"Pokemon Go"
Men play the augmented reality mobile game "Pokemon Go" by Nintendo on their mobile phone near a busy crossing in Shibuya district in Tokyo, Japan, July 22, 2016.Reuters

Gamers in as many as 37 countries have been having fun with latest international sensation "Pokemon Go" for weeks now, but people in most Asian countries, including India, China, South Korea, Malaysia, Singapore, Thailand, Taiwan, and Philippines are still waiting for its release. Japan and Hong Kong are the only places in Asia that have received the game.

"Pokemon Go," developed by Nintendo and Niantic, was first released on July 7. The augmented reality (AR) mobile game has beaten other popular games like Color Switch, Slither.io, Candy Crush Jelly Saga, Agar.io, and Piano Tiles 2 in terms of download. Mobile data intelligence firm Sensor Tower has claimed in a report that a total of 75 million downloads were recorded on Android and Android platforms in just 19 days into its release. Unlike other games, "Pokemon Go" requires players to catch virtual characters in real life environment.

It was reported that "Pokemon Go" would be released on July 22 in a few Asian countries but it didn't happen. Now, reports are doing the rounds that it will be launched in several Asian countries, including India, Singapore, Pakistan, Bangladesh, China, Malaysia, Vietnam, Taiwan and Philippines in August. It sounds realistic as the game has been already released in Japan and Hong Kong.

India has reportedly been added to the server list, giving a clear hint that the makers of the game are preparing to release it in the country. No deadline has been set for the launch of the game in India, but it could come as early as the first half of August.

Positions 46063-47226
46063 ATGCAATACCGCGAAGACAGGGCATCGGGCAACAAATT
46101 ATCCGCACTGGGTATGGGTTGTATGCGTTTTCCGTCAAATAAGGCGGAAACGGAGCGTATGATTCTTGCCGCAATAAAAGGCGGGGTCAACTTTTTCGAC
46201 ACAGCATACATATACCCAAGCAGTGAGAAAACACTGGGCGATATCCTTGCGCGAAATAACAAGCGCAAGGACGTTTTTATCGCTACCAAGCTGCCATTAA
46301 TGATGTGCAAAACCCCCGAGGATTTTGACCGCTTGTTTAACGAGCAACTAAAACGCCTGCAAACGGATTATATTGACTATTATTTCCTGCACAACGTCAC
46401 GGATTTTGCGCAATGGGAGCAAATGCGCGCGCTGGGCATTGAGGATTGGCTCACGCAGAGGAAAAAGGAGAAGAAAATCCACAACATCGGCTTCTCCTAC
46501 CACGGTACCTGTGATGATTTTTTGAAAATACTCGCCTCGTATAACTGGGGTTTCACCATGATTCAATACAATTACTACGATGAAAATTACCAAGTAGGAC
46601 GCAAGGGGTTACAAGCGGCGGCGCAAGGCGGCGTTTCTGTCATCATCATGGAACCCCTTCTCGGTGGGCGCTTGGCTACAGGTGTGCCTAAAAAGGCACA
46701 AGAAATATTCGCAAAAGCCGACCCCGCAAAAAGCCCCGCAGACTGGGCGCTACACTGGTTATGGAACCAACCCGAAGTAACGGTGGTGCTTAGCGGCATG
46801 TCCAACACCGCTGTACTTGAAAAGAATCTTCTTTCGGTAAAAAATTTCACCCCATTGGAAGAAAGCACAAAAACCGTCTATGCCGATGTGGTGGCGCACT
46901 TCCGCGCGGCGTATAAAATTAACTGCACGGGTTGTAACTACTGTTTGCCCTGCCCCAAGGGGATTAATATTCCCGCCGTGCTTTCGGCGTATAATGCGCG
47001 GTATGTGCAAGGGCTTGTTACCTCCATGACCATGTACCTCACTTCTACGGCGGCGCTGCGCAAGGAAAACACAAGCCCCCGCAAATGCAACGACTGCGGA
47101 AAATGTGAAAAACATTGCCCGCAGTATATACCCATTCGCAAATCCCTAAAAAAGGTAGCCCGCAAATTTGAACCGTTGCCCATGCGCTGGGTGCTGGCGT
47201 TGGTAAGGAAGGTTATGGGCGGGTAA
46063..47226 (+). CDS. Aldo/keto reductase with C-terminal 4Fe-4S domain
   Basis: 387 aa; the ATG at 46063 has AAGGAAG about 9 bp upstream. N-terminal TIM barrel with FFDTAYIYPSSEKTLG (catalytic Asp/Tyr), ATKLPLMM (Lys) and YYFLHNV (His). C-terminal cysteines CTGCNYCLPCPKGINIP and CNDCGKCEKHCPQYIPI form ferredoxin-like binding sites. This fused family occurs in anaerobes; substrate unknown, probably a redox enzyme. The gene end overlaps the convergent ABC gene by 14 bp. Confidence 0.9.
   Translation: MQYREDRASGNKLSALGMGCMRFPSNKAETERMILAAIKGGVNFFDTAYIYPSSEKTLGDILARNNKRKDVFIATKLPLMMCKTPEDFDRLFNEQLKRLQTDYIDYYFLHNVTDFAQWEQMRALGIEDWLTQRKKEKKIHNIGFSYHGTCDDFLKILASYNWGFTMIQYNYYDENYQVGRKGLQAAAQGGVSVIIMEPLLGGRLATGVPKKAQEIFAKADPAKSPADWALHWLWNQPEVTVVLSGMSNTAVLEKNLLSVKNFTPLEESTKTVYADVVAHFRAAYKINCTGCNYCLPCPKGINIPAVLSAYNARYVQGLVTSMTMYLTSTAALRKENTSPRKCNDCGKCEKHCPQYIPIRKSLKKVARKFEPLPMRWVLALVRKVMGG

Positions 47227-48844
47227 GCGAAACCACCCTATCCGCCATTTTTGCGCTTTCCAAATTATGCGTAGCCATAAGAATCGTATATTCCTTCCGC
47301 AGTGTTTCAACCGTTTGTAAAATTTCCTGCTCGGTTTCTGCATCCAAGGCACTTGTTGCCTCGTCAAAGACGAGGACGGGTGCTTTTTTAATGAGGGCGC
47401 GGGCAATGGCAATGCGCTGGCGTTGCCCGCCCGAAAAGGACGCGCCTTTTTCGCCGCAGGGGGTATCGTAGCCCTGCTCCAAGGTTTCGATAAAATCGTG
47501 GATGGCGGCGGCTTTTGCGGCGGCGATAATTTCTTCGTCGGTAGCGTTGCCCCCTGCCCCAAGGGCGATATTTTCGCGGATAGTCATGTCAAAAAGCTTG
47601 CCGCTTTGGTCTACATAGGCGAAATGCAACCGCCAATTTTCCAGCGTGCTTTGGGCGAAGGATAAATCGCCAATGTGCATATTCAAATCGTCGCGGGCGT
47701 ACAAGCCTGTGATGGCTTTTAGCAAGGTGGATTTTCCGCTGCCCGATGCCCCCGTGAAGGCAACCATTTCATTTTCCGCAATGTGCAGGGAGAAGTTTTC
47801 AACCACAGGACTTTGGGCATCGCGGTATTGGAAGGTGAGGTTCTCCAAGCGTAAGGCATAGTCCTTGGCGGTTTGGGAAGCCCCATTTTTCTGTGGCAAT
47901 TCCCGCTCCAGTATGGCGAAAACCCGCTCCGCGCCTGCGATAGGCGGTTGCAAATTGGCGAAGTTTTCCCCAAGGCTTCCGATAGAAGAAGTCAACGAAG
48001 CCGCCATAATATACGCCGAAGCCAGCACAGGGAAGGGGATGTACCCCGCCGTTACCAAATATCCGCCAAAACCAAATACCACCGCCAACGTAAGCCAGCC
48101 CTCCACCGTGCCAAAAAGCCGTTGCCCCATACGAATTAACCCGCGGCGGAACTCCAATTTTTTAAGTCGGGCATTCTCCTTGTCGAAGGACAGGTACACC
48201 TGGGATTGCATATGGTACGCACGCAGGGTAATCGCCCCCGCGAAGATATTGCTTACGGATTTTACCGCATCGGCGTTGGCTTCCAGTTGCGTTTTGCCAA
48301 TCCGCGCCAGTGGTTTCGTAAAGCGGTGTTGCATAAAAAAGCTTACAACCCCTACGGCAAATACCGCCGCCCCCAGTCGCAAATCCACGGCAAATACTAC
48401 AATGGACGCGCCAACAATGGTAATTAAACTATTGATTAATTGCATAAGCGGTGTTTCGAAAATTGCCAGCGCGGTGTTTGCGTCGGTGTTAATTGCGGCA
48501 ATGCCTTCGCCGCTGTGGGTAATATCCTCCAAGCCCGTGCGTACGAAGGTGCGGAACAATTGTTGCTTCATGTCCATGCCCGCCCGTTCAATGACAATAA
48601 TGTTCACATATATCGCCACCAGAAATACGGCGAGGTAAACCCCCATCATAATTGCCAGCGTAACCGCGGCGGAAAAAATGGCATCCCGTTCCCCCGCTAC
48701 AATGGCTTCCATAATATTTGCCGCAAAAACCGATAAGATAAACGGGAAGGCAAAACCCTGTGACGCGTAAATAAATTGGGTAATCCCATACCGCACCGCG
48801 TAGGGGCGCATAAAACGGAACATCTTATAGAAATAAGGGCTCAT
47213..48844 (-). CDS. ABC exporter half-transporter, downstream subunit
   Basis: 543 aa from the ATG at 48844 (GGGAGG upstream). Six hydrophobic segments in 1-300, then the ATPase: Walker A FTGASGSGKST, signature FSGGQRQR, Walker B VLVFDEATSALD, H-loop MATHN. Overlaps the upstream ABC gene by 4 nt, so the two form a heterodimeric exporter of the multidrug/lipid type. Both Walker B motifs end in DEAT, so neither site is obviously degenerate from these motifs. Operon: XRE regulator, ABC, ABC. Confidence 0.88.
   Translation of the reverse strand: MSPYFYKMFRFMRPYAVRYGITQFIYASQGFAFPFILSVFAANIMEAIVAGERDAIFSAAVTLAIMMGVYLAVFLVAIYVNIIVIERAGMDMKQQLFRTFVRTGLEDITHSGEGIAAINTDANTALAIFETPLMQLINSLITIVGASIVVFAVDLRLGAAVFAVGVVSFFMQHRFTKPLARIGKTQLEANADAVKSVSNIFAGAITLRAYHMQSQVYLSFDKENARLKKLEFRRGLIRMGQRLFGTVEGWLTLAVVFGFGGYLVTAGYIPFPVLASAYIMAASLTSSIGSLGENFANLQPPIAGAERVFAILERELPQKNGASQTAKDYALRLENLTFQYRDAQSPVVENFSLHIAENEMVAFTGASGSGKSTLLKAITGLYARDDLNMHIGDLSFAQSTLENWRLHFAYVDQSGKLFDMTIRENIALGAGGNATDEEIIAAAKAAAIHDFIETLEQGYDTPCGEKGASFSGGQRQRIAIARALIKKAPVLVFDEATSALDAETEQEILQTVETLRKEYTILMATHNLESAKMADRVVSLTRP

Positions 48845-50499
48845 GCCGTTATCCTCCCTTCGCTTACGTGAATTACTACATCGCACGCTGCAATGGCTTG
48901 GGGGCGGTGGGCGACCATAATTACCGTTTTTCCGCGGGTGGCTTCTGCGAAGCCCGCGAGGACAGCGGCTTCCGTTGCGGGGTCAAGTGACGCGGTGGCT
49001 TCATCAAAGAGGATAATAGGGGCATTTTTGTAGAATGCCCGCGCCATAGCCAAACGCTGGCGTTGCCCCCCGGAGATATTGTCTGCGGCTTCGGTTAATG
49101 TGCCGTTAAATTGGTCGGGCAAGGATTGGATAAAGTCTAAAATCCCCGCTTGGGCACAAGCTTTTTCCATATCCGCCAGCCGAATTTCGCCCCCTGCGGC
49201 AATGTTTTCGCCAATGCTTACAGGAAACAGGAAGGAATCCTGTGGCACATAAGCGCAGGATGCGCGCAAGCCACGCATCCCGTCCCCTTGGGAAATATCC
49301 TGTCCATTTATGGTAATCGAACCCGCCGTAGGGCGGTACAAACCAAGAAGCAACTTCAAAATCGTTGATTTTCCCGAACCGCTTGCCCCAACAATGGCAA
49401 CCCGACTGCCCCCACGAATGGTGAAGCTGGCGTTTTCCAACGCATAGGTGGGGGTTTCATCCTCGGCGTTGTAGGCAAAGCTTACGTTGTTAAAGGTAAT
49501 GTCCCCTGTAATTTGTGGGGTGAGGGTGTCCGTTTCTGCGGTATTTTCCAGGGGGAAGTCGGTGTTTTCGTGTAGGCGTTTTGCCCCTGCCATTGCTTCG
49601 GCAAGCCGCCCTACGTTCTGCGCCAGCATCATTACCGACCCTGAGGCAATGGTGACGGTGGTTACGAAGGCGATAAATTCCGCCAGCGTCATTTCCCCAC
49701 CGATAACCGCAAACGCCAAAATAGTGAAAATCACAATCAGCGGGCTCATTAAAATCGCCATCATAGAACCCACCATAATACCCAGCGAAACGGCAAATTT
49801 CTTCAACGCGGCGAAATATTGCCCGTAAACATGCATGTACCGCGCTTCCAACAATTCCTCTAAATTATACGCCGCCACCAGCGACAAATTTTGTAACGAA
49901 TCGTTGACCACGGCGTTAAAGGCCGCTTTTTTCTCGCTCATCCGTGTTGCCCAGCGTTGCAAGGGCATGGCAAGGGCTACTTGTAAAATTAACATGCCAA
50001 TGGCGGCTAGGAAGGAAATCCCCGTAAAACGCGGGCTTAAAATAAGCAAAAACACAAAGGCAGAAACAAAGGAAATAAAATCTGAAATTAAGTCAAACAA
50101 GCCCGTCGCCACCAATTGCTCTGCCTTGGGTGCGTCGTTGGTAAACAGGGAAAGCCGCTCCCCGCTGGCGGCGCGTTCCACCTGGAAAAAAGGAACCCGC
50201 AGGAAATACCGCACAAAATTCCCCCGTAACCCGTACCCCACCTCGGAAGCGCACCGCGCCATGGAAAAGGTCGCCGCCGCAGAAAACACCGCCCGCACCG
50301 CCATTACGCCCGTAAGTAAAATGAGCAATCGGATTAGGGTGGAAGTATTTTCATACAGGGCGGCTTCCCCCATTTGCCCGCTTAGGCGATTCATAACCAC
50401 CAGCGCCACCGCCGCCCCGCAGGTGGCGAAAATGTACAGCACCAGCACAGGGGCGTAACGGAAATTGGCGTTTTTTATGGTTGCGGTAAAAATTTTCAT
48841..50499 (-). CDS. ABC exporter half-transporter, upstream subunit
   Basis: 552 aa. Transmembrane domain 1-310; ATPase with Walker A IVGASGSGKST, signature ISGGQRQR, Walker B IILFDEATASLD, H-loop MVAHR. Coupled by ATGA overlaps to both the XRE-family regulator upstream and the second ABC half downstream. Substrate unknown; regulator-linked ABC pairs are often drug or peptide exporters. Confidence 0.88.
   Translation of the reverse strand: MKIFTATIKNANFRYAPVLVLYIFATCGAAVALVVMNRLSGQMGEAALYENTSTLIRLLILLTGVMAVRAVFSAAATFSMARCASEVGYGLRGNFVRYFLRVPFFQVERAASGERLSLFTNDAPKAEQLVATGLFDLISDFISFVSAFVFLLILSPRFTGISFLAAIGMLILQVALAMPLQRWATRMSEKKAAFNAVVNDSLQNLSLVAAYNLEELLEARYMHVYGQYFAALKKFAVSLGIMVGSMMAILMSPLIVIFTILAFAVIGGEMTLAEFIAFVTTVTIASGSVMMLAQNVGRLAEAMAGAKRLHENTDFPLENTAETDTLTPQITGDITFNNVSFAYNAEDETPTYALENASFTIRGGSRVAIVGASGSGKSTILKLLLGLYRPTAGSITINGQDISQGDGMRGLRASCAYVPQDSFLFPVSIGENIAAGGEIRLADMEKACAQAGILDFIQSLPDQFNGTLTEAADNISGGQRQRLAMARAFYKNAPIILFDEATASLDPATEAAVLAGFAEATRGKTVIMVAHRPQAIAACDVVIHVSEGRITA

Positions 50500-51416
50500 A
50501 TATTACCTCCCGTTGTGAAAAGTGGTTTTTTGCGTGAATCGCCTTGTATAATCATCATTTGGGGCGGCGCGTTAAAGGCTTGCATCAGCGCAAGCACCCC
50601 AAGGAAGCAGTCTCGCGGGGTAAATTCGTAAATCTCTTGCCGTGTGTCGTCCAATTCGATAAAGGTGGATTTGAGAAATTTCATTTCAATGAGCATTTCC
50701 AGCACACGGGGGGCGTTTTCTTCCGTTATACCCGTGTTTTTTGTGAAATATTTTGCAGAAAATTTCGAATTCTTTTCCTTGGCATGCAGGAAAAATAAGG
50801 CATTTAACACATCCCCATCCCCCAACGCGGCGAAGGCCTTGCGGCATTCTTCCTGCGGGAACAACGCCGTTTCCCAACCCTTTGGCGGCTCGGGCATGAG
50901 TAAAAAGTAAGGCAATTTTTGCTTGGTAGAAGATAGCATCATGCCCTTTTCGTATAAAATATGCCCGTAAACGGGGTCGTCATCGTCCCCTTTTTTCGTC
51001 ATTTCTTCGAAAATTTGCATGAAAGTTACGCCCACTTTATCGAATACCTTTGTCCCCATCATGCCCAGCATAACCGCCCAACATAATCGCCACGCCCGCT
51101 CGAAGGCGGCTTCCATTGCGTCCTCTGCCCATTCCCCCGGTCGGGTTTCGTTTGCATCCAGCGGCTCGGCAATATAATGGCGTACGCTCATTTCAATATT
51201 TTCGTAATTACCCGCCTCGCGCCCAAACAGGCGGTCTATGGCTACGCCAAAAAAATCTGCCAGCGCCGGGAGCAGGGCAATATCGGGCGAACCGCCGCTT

Surprisingly, "Pokemon Go" may never be released in South Korea, though it is one of the world's largest gaming markets, owing to a disagreement with use of Google's map data. The game requires real-time geospatial technologies and Google's map data to play but South Korean government restricts uncensored map data from overseas. The search giant has refused to use censored map data, so it is uncertain if the game will come to the country.

There was also speculation doing the rounds that China was skeptical about the game, as it believed the U.S. and Japan could use "Pokemon Go" to spy on its military bases and other sensitive facilities, But this rumour has been cleared as the game has come to Hong Kong and it appears like gamers in China will not have to wait for too long.

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